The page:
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Do not spray out grassy bank

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Avoid spray drift by using nozzle shielded down to ground level

Conservation headlands

The area between the crop edge and first tramline:

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Usually 6m wide, depending on sprayer boom width

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Treated with selective pesticides only to control grass weeds, cleavers and diseases whilst allowing broad leaved weeds and beneficial insects to survive

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Ploughing of headlands is recommended especially on heavy soils or where grass weeds are a problem

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Avoid turning furrow on to grassy strip as this area can create ideal conditions for annual weeds

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Choose headlands next to good nesting cover

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Avoid headlands infested with difficult weeds (particularly barren brome and cleavers)

Sprayed crop:

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Treat as normal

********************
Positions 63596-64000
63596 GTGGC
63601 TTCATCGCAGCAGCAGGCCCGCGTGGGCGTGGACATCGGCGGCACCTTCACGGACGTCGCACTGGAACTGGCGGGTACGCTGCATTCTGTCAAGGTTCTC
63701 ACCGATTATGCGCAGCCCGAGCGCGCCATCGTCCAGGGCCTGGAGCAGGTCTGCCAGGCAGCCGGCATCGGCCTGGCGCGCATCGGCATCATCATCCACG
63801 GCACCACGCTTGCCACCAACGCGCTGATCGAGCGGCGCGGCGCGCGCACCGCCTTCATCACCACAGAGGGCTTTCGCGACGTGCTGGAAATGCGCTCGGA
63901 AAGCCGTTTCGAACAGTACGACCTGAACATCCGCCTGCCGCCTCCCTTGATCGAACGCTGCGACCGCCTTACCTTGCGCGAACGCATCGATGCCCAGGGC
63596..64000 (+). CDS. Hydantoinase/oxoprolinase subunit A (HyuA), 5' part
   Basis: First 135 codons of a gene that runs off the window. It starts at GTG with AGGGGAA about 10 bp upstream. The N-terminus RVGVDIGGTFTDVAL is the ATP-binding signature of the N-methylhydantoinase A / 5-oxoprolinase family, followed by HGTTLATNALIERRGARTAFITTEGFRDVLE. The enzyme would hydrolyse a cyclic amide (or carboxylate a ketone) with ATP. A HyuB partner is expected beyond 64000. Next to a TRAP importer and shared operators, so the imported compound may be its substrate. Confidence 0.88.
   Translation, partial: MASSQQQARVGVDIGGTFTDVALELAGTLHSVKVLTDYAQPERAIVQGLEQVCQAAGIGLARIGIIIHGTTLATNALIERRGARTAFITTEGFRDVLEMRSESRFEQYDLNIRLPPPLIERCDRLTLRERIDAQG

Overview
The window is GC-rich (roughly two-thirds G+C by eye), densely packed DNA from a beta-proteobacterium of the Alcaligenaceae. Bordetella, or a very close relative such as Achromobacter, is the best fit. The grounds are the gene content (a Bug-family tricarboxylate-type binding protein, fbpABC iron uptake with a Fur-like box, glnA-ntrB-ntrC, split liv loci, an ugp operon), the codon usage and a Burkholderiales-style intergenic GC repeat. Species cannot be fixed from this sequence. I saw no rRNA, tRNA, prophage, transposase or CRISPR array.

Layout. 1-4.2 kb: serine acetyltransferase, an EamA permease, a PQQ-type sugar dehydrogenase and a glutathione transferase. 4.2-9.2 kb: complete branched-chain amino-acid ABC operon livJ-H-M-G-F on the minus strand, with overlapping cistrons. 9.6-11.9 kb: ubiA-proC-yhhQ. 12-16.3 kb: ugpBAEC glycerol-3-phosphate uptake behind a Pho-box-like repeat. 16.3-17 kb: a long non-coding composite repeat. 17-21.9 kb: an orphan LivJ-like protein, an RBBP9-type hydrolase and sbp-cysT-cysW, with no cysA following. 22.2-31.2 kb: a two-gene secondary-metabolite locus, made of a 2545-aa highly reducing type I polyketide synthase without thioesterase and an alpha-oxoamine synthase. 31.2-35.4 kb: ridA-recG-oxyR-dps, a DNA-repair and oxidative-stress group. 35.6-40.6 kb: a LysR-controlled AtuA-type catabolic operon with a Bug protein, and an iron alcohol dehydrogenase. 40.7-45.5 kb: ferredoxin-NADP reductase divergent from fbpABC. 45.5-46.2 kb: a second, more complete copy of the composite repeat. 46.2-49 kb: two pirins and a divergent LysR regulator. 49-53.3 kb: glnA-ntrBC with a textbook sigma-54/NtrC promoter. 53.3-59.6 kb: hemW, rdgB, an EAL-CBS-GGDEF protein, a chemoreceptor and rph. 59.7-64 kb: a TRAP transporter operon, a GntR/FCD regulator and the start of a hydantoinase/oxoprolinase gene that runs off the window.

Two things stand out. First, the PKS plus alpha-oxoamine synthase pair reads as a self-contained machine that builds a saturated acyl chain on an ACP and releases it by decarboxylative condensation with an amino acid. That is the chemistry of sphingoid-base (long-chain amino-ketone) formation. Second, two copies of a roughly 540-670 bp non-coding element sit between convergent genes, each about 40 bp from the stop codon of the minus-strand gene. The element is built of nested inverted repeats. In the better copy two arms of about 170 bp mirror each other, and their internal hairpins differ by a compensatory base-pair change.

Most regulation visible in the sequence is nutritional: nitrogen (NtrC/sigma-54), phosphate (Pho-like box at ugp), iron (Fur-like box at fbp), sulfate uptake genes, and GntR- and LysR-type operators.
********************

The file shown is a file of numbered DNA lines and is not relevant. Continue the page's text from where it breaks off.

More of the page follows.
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Avoid drift onto conservation headland

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Use only 'safer aphicides'

Pause for thought........Would conservation headlands be viable on small farms with small field sizes, or would the economic losses be too great?

Left: Arable monoculture, Right sheep grazing amongst relatively new trees

Beetle banks

A grassy strip across a field (beetle bank) can provide new habitat for birds, small mammals and invertebrates. The width of the beetle bank should be 2 to 3 m wide and about 0.4 m high ideally. A 3 m strip may be created in the first year and reduced to 2 m subsequently. The technique is used to create semi-natural habitat within large fields, dividing large blocks into smaller areas with a new field margin. This can have agricultural benefits in enhancing beneficial insect populations, as well as wildlife benefits in providing new feeding and breeding habitat.